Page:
About John T. Molloy

While working in a Connecticut prep school Molloy participated in a government-funded education research program.  He chose to study the effect teachers clothing had on learning in the classroom. His research proved that what teachers wore substantially affected their credibility and authority. While these findings were largely ignored by the educational establishment, they immediately attracted the attention of the business community.

Molloy’s first clients were law firms in New York City who wished their young attorneys to be as credible as possible before judges and juries.  They were so pleased with the results they recommended him to their clients, business people and politicians.

When corporate clients discovered that Molloy’s lectures led to an increase in sales, they hired him to help train their sales forces.  His research on sales was so accurate that they underwrote a number of sales research projects . When Molloy’s researchers discovered that popular salespeople were the most successful salespeople his clients insisted he undertake a study of  how to make someone popular. The project was so successful that he spent the next 25 years teaching popularity and sales.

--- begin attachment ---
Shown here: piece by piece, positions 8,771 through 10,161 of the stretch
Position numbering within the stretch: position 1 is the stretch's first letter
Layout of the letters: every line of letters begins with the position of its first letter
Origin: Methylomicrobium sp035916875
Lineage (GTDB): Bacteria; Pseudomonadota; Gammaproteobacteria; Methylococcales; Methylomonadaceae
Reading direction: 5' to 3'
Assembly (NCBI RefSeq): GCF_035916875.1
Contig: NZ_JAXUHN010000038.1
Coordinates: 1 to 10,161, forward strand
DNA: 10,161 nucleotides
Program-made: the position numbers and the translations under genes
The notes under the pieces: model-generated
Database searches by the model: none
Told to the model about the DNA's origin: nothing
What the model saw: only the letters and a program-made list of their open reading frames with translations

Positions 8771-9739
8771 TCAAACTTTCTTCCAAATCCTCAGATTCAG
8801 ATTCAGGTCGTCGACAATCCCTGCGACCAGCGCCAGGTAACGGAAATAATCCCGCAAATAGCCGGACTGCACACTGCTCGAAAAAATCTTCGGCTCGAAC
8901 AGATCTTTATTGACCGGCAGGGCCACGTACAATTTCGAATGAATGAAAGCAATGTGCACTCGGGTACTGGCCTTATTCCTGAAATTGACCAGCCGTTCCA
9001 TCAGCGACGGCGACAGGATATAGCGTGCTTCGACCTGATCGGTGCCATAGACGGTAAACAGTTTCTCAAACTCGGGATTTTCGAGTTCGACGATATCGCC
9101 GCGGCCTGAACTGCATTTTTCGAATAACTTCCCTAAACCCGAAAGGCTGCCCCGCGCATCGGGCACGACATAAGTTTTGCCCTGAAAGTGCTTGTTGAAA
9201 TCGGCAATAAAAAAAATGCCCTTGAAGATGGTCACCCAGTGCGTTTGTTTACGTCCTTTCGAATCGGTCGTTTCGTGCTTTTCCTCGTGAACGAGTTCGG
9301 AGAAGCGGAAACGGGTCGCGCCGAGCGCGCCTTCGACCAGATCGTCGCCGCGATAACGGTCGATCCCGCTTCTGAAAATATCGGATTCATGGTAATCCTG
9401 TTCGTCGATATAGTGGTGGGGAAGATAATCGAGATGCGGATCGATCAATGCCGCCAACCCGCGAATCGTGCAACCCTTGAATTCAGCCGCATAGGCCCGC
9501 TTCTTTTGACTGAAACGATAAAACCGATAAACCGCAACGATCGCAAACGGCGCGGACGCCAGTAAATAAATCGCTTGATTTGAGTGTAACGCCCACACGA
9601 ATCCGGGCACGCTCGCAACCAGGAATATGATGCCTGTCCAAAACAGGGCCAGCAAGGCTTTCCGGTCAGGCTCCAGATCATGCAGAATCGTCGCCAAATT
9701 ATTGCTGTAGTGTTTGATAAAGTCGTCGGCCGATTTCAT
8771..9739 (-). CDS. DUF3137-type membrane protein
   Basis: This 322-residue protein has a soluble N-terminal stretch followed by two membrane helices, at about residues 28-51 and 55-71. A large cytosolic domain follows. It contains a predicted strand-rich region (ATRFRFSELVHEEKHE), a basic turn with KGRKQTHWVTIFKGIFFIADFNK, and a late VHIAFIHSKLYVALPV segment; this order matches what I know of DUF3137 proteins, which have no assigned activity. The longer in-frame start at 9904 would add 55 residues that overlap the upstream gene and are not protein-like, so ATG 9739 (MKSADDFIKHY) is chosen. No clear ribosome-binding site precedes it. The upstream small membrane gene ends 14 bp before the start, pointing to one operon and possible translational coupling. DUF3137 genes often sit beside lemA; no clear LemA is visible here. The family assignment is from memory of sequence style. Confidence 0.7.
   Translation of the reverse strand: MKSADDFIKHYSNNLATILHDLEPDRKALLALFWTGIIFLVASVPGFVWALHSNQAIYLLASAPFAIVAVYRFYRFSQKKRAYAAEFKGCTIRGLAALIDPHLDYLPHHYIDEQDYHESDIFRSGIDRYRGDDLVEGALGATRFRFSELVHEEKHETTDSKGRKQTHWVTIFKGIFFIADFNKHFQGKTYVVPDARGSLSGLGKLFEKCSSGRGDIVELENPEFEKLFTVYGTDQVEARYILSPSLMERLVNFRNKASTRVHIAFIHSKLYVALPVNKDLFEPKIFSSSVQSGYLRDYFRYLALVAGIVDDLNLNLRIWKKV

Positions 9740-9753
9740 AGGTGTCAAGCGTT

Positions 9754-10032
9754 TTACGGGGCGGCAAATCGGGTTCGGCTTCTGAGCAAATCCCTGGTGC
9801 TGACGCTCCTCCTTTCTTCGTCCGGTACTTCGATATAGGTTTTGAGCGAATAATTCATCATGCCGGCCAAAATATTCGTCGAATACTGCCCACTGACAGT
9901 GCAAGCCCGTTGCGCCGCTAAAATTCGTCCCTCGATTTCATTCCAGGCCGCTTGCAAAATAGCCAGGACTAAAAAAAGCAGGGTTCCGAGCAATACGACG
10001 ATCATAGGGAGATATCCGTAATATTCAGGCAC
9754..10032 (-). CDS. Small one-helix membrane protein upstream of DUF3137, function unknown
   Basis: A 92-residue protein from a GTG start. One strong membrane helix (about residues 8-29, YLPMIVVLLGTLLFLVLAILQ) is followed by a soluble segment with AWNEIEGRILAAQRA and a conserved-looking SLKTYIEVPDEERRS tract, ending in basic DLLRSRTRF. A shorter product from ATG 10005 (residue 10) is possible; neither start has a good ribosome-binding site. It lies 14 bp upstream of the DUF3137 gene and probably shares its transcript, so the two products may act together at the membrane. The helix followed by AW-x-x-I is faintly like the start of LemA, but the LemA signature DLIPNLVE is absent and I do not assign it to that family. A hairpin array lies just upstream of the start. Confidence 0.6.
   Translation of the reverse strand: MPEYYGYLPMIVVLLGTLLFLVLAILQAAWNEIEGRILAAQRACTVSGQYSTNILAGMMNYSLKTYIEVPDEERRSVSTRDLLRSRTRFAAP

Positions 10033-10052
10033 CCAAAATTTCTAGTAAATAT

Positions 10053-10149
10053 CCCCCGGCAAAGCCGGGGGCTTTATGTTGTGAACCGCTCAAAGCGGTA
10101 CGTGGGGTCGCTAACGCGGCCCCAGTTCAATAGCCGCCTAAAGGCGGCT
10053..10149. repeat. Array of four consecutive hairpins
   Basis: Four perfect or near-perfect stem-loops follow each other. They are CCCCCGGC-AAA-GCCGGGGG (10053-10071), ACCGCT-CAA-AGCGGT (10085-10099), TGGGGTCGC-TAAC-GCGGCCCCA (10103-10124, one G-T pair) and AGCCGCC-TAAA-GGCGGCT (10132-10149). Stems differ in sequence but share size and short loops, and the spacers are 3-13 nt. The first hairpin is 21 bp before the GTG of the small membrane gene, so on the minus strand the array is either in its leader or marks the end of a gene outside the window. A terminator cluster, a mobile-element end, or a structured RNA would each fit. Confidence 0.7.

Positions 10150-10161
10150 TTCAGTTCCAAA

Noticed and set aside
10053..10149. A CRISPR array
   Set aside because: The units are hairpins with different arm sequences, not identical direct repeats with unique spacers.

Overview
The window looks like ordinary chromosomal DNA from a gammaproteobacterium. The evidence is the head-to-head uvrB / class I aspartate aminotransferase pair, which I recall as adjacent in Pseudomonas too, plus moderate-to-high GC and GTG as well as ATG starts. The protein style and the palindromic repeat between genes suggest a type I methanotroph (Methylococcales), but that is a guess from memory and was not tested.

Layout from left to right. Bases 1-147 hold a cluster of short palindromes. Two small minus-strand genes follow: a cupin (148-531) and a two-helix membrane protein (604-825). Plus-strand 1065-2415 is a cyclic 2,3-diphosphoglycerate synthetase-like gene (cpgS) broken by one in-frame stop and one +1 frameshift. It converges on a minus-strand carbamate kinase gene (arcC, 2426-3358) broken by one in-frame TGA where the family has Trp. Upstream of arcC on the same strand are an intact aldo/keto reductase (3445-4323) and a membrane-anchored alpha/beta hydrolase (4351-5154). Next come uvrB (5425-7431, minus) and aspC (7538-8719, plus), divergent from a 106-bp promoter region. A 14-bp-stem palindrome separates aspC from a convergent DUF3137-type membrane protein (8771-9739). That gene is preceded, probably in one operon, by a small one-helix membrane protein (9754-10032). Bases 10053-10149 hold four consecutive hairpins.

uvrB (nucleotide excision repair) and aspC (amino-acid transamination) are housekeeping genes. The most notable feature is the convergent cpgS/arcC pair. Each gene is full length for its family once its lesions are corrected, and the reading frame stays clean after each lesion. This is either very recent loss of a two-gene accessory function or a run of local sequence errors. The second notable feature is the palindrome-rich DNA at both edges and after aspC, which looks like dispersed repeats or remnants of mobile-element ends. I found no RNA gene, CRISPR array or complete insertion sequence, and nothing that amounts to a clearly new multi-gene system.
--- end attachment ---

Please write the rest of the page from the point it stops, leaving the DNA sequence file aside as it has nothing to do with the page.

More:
While John Molloy is known to most people as an author because he wrote, Dress for Success, The Woman’s Dress for Success, Live for Success (His  title was A West Point for Executives), How to Work the Competition into the Ground and Have Fun Doing It,  New Dress for Success, New Woman’s Dress for Success, Vocabulary Puzzles (with Richard Norris) and Why Men Marry Some Women and Not Others, he spent most of his life as a researcher and consultant. He also wrote a syndicated column for over 25 years which was distributed by the New York Times and the LA Times and hosted national talk shows for over ten years on ABC and NBC radio.

Molloy waited to write books on popularity and sales until now because the “Dress for Success books were so successful they created today’s image  industry largely peopled by unqualified imitators.  He was sure that the books on popularity and sales will do the same.